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Total lunar eclipse creates dazzling ‘blood moon’

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The moon glowed red on Sunday night and the early hours of Monday, after a total lunar eclipse that saw the sun, Earth and moon form a straight line in the night sky. 

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During a full lunar eclipse, the moon passes through the darkest part of the Earth's shadow -- the umbra. 

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When the moon is within the umbra it gets a reddish hue because blue and green light get more easily scattered by dust particles in the atmosphere and orange and red colors remain more visible, according to NASA.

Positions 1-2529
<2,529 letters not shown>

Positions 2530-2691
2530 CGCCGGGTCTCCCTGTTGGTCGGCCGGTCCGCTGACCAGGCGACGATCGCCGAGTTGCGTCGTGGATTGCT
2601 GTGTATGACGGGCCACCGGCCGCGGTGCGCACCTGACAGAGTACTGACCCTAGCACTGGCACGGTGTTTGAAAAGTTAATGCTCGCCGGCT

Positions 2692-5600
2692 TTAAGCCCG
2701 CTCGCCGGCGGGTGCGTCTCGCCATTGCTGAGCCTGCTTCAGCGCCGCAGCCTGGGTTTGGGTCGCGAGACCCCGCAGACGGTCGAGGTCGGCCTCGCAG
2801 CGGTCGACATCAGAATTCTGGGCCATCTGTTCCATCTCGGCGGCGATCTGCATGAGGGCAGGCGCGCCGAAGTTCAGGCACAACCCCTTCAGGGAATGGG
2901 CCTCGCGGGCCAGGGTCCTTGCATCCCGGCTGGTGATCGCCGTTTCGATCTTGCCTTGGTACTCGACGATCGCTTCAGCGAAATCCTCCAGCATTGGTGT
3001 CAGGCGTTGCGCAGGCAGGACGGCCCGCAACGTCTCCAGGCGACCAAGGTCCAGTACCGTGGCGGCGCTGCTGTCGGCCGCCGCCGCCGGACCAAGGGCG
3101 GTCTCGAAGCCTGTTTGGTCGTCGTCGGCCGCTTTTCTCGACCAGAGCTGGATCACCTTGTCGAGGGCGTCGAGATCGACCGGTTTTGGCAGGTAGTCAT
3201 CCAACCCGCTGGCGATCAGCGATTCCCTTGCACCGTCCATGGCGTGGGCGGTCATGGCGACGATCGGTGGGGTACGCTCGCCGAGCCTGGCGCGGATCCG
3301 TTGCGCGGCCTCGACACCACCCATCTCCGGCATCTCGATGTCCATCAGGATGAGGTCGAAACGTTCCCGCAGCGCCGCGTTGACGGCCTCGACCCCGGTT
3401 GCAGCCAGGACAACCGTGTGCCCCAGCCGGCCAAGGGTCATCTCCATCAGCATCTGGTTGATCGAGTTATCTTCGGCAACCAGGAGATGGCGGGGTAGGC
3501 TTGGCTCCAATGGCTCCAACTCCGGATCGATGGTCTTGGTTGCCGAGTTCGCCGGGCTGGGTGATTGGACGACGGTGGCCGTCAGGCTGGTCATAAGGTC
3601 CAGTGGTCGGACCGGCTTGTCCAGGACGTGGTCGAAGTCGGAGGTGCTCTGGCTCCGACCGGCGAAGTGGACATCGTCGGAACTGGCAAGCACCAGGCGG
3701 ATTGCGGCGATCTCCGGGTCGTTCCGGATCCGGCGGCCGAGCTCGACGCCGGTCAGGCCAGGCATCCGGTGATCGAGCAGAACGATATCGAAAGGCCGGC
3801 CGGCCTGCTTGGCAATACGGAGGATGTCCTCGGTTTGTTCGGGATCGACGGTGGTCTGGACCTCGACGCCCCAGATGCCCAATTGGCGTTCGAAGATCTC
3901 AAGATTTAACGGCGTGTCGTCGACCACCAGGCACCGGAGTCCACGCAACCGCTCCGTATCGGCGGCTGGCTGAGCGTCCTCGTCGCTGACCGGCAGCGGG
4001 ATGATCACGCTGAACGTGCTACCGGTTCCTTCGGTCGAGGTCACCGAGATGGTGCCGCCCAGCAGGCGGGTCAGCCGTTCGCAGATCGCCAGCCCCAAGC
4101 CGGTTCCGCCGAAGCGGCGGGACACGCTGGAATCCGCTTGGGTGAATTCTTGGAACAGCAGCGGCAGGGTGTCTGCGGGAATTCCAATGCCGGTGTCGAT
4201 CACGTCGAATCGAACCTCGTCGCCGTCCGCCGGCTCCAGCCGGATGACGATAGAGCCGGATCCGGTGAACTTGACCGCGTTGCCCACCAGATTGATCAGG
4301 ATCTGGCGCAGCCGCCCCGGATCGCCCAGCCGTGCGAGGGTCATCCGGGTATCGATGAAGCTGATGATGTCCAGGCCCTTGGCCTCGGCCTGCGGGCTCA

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Lunar eclipses are sometimes called blood moons because of this phenomenon. 

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People in South America and in the eastern part of North America were expected to get the best view of the lunar eclipse, said Noah Petro, chief of NASA's Planetary Geology, Geophysics and Geochemistry Lab, before the eclipse 

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The total lunar eclipse was visible in much of Africa, Europe and South America and most of North America. 

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